Lake of the Woods
Strong walleye fishing continues around the lake, Joe Henry of Lake of the Woods Tourism reports in his weekly update. A jig and a minnow remains the "go to" presentation, but some anglers are reporting success long lining crankbaits in shallow water or trolling crawler harnesses. Best reports are coming from 15 feet to 25 feet of water during the day and 10 to 15 feet during the morning and evening hours.
Up at the Northwest Angle, Sportsman's Oak Island Lodge reports walleyes are hitting in sandy areas and along rocky points in 17 to 26 feet of water during the day and 5 to 15 feet of water in the evening. A pink or gold jig tipped with a minnow remains the most productive option.
Muskie season opens Saturday in Minnesota and Saturday, June 16 in Ontario waters.
Walleye fishing is heating up as water temperatures approach 70 degrees, Tanner Cherney of Devils Lake Tourism reports. Pitching a jig tipped with a plastic paddletail bait into 4 feet to 6 feet of water is a good bet right now, as the walleyes are holding in shallow water. Concentrate on wind-blown shorelines with the warmest water. Pike fishing is excellent, as well, Cherney said.
The oppressive heat of the past week raised the water temperature from the low 60s into the mid 70s, shocking the bigger catfish, local guide Brad Durick reports. The quick change in water temperatures probably will trigger cats to begin spawning over the next week or, which will make for challenging fishing, Durick says.
Smaller catfish are still very active so numbers are good, but patience is the key to bigger fish, Durick says. Anglers should spend 30 to 40 minutes in a spot before making a move and should expect lots of picking and tapping before a catfish finally hits. Trying all structures and locations also will improve the odds of success, he says. Suckers have been difficult to come by in Grand Forks, Durick says, so anglers are having to scrounge for bait. On the upside, one particular bait doesn't seem to be much better than the other when active fish are around, he said.
Upper Red Lake
Walleye action has been very good, with fish becoming more active and feeding on shiners in shallow water as water temperatures rise, West Wind Resort in Waskish, Minn., reported Thursday. Best walleye action along the east and north shores is in 5 to 7 feet of water. Cooler weather is on tap for the weekend, so anglers may have to shift from a basic jig-and-minnow combo to a live bait rig tipped with a leech or crawler. Silver, gold, pink and purple all are good colors, the report said. Water levels are low, but at West Wind, the resort's channel out to the lake is in good shape with no issues, the report said.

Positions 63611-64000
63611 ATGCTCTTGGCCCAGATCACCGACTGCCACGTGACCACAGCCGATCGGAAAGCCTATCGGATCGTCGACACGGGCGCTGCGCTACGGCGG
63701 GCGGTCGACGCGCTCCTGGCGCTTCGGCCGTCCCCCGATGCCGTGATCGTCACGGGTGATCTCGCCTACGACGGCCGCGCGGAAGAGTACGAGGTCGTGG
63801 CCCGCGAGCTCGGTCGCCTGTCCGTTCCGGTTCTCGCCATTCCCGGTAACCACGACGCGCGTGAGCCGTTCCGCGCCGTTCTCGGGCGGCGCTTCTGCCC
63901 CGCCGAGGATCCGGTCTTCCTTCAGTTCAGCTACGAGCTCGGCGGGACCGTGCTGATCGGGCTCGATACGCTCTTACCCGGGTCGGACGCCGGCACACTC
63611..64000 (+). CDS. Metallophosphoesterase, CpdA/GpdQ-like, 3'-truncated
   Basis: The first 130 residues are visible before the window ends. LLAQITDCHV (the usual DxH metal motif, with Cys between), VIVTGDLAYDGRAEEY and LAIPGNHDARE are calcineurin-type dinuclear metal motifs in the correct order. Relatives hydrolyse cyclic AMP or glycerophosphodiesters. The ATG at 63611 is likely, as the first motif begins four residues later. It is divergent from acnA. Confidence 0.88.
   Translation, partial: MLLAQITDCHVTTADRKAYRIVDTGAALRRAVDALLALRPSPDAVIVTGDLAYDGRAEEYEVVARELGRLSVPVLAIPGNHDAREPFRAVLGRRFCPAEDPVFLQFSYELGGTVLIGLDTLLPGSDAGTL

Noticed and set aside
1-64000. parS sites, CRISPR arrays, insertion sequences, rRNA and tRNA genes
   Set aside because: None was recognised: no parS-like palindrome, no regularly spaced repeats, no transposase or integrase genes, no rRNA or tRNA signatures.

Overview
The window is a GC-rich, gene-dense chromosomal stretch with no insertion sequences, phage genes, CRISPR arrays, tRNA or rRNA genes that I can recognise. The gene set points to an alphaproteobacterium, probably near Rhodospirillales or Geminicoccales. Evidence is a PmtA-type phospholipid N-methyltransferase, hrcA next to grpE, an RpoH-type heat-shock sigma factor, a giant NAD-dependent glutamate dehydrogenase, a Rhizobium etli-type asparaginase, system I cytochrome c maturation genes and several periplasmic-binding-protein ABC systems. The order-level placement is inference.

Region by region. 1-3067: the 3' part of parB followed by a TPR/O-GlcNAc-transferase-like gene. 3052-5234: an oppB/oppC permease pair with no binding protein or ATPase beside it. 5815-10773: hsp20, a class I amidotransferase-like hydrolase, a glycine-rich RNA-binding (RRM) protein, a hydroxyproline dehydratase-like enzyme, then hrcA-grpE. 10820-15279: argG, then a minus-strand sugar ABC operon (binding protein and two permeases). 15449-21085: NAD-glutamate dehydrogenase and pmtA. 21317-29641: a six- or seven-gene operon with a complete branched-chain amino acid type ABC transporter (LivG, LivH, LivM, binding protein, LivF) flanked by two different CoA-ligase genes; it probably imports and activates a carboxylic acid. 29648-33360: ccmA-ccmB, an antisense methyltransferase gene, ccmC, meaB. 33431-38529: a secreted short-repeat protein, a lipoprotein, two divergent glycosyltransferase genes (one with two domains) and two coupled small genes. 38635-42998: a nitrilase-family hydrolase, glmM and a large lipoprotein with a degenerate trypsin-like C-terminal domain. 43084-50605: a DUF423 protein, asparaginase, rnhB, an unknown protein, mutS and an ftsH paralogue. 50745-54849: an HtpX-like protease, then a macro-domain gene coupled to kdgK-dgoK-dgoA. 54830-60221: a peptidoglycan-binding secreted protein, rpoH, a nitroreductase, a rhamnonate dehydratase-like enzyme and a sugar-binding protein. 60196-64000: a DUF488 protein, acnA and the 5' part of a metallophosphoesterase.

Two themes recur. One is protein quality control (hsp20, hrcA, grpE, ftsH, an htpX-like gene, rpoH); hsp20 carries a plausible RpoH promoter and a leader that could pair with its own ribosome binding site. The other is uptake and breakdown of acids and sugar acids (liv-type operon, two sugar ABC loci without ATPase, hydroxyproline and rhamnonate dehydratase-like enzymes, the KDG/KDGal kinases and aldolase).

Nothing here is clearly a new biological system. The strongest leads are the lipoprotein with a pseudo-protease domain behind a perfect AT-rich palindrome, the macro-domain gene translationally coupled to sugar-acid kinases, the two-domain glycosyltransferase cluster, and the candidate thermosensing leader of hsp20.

The jig-and-minnow bite is starting to die for walleyes, with many anglers switching to live bait rigs with leeches, night crawlers or larger minnows, Paul Nelson of Bemidji Area Lakes Guide Service reports. With the drastic late-May warmup, anglers will begin trying bottom bouncers and spinners much earlier this year, Nelson predicts, especially if the unseasonably hot weather continues.
Walleye fishing has slowed in many of the smaller lakes, with the best action now happening on the large lakes that have more structure and deeper water, Nelson says.
Fishing on Leech Lake has had its up and downs during the past week depending on the weather, Jason Freed of Leisure Outdoor Adventures reports in his latest update. Walleyes are chasing shiners in 6 to 9 feet of water in many parts of the lake, but getting them to bite has been a challenge, at times, he says. Also worth exploring are 10- to 14-foot breaklines in sand and gravel areas. Jigs and shiners still are producing walleyes, and anglers should try a variety of colors to see what works best on a particular day. Typical for this time of year, live bait rigs tipped with leeches, shiners and even crawlers also are starting to produce fish, Freed says. Crawlers and leeches will come into play even more as bug hatches begin, he said.
Good spots to try include areas around West Goose Flats, Duck Points and Traders Bay, Freed said. On the east side of the lake when the wind is blowing, Freed also suggests trying windblown points such as Five Mile, Sugar and Battle points and the area around Bear Island.
Crappie fishing last weekend was fantastic, Freed said. Panfish are just moving into shallow water and preparing their spawning beds, where the fish are especially vulnerable, so anglers should use selective harvest and release the larger females. A bobber with either a 1/16- or 1/32-ounce jig tipped with a crappie minnow or plastic bait will entice crappies into striking, Freed says.
-- Herald staff reports